One report, “Big Data and GRC,” explains the importance of technology in integrating GRC activities. More data can be overwhelming without technology to manipulate it into a format that is easily interpreted. Big data analysis provides more timely and cost-effective transaction exploration and summarization. Results can be presented in visual dashboards that enhance the management decision process. Perhaps its greatest contribution is the ability to assimilate audit, compliance, and risk management data with business performance.
CPAs may be familiar with the Network from its anonymous reporting hotline, which continues to be a feature of its “software as a service” (SaaS) GRC technology products. The Network was acquired by Navex Global in 2015, which expanded access to industry information for its research reports and white papers. The Network’s website, https://www.tnwinc.com/, offers free access to stand-alone materials like articles, case studies, webcasts, and checklists, as well as information on the Network’s products and services (https://www.tnwinc.com/resources/).
Additional reports and tools can be downloaded at https://www.tnwinc.com/resources/reports/ after a short registration. For example, the “2015 Corporate Governance and Compliance Hotline Benchmarking Report” summarizes over 600,000 hotline reporting incidents from 2010 to 2014. The report is designed to serve as a benchmark for organizations to identify best practices for ethics and compliance hotlines, as well as to assess their own programs. The data covers 1,100 companies with a total of 15 million employees and provides detailed analysis by industry. Over 21% of the contacts were via the Internet; however, 75% of reporters chose to reveal their identities. More than 80% of reported incidents merited further investigation. A particularly troubling statistic is that 74% of reporters did not previously notify management.
The Network’s leading product is its Integrated GRC Suite. Interested readers can get a quick overview and request a demonstration at https://www.tnwinc.com/products-services/integrated-grc/. This SaaS product is customized to managers’ and employees’ preferences, and includes a mobile app to permit real-time reporting and collaboration, as well as give employees easy access to updated policies. Users can retrieve up-to-date audit, legal, and regulatory data, as well as generate reports, analyze trends, and document compliance. The Network platform can also track employee training and whistleblowing activities and identify areas needing improvement.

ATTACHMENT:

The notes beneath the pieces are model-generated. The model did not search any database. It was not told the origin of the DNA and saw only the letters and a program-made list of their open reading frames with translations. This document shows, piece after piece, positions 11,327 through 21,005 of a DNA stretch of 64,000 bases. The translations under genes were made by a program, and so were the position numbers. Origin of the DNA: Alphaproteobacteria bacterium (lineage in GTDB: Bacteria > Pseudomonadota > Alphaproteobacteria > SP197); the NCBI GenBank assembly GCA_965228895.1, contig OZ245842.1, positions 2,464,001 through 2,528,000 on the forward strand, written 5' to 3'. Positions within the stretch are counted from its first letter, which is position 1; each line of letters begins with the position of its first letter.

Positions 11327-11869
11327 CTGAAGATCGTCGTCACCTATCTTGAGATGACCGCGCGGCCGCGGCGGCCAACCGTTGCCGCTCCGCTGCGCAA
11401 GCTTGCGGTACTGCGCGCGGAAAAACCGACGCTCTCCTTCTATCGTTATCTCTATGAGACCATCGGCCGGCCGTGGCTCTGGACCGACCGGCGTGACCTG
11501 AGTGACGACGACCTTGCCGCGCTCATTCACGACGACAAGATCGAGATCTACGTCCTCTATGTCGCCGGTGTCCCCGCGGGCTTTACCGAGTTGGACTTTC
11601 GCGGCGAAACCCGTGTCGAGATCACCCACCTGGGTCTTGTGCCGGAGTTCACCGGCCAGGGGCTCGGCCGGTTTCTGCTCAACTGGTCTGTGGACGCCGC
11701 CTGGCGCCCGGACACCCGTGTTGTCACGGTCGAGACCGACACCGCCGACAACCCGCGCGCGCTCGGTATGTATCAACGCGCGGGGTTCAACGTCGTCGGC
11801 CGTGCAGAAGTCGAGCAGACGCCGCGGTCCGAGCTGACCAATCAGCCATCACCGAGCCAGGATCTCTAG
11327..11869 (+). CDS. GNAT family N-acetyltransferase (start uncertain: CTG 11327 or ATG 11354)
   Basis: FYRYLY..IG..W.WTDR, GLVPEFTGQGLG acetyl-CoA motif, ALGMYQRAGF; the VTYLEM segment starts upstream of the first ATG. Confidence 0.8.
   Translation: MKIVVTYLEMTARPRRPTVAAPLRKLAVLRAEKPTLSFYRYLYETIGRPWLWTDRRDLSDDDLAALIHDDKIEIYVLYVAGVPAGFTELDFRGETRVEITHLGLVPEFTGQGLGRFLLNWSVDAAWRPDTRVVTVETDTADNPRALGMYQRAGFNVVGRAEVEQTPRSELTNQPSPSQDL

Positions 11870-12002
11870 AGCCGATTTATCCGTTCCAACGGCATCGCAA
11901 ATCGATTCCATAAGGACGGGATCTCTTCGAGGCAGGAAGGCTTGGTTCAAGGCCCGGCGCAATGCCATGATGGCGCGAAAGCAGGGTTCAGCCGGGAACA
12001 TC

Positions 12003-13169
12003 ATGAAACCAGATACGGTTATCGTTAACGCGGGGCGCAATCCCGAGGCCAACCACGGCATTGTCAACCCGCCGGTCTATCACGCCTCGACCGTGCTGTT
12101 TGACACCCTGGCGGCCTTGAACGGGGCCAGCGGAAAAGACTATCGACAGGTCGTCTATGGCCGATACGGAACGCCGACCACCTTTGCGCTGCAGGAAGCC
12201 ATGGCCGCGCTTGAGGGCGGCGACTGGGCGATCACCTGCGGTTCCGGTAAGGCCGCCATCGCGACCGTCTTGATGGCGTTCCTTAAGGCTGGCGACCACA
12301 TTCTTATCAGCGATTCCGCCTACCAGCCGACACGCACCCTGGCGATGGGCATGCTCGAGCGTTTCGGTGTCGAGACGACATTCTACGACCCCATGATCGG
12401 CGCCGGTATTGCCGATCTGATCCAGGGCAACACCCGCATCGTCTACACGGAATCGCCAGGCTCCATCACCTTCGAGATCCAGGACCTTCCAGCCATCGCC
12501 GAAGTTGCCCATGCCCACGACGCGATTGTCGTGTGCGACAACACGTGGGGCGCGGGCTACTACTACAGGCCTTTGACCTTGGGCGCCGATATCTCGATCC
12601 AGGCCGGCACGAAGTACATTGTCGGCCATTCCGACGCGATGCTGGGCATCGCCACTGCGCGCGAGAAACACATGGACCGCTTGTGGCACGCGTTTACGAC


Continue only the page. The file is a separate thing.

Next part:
The Network also offers two free tools in the “Third Party Due Diligence” and the “Comprehensive Anti-Bribery Program” checklists, both available as PDF downloads. The due diligence checklist is two pages and can be used to screen potential suppliers and distributors for corruption concerns. The 3-page anti-bribery checklist uses the Network’s three phases of protect, detect, and correct to analyze culture, processes, and risk.
The Network also offers more than 30 white papers on a variety of ethics and compliance issues at https://www.tnwinc.com/resources/grc-whitepapers/. One such white paper, “5 Keys to FCPA Enforcement in 2015,” analyzes 2014 enforcement actions and court opinions to provide readers with specific areas of focus for their own programs. FCPA enforcement for 2014 resulted in the second highest amount of FCPA fines in the act’s history, and the seven largest cases are briefly discussed. The “biggest loser” was the French power and transportation company Alstom, which operated long-term bribery schemes as standard procedure and failed to cooperate with the DOJ during the multiyear investigation, resulting in a criminal fine of $772 million.